My first love as an HR pro was recruiting. Within my first two or three weeks on the job my boss gave me my first recruiting assignment: find a UH-60 Blackhawk helicopter instructor pilot that wants to travel 90% of the time to locations across the United States. Needless to say it was an incredible challenge, but I loved the chase. I loved the opportunity to try and find someone that others were trying to find first and get them on our team before the competition could.

In those early days, I had the most basic of tools to get the job done–a phone, an internet connection, and a spreadsheet. 

As time progressed I was able to get more sophisticated tools, databases, and other resources to fill increasingly challenging roles of all kinds. When I started out, I was a nontechnical person doing a lot of technical recruiting. It was a challenge for a host of reasons, but mainly because I didn’t understand all of the job requirements, the lingo, or all the components of the job ads I was posting in the first place. This didn’t change when I flipped over to technology roles—that learning curve is a challenge for everyone.

The Changing Recruiting Technology Landscape

However, some of the tools in the market are helping with that. At the HR Technology Conference I saw several really intriguing vendors on the expo floor. One of them that fits this conversation is Dice. Widely known as the place to go to find technical candidates, the company’s new TalentSearch capability is a boon to those that might not fully understand all of the requirements of the job and how they interrelate (as when I started out years ago).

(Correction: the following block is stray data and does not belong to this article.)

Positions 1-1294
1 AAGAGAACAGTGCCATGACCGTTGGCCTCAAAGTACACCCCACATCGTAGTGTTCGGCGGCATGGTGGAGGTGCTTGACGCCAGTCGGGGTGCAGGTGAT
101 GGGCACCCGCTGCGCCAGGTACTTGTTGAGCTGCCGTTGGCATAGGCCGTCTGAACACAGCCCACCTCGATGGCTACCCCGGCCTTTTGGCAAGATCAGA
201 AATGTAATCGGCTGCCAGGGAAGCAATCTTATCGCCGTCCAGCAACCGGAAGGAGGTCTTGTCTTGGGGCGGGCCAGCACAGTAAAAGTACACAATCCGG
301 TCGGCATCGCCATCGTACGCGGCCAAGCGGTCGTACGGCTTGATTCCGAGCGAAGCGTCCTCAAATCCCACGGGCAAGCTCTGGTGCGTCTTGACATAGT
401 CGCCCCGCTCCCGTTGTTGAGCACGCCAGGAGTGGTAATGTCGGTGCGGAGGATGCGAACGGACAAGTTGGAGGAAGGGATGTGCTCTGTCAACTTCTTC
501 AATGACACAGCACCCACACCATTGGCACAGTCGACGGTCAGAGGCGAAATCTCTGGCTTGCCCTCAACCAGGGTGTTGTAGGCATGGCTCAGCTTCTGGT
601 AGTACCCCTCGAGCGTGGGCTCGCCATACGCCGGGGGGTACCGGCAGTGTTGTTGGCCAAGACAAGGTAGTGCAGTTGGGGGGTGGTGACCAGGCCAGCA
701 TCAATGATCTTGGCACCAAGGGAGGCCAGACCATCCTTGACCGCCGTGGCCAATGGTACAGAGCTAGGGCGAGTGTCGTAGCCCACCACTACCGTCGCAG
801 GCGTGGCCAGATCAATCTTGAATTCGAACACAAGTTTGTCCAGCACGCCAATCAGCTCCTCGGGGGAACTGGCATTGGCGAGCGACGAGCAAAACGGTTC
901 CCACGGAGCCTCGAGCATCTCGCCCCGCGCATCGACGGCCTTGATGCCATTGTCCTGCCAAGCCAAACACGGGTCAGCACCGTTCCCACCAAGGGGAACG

The search allows users to not just do the standard “job title + location” query, but paste in other qualitative information to help find matching candidates.

  • For example, if you plug in the resume of an existing star performer, it can help to match up candidates that have similar qualities, potentially improving the chance you find another star performer.
  • Alternatively, you can plug in the entire job ad in a sort of reverse lookup, matching key job criteria and requirements with the resume database to discover candidates that might have gone unnoticed in a standard job title search.

The Impact on Competitive Recruiting Practices

Those that use Boolean searches are already doing some of these things, but Boolean isn’t a language that every recruiter and sourcer understands. As companies compete in a tight talent market, they need every edge they can get, and having new or inexperienced recruiters can hamstring them at a critical time.

Tools like this intelligent search can help to level the playing field, potentially giving those early career recruiters an opportunity to perform at levels near that of the best talent acquisition professionals on the team. This doesn’t have to apply just to a brand new recruiter either. I had been recruiting for several years before I was thrown into the deep end of finding software testers, cybersecurity engineers, and more. Those unfamiliar terms and programming languages would have been great opportunities to use a smarter search feature to extract the best candidates from the database instead of painstakingly trying to match job titles or other information manually (and slowly).

During our conversation, the Dice team promised me that this is the first of many steps in this direction, but it’s a great one in my opinion. We’re in a candidate’s market today, and if the trend continues then employers are going to need every edge they can get to find and convert resumes to new hires.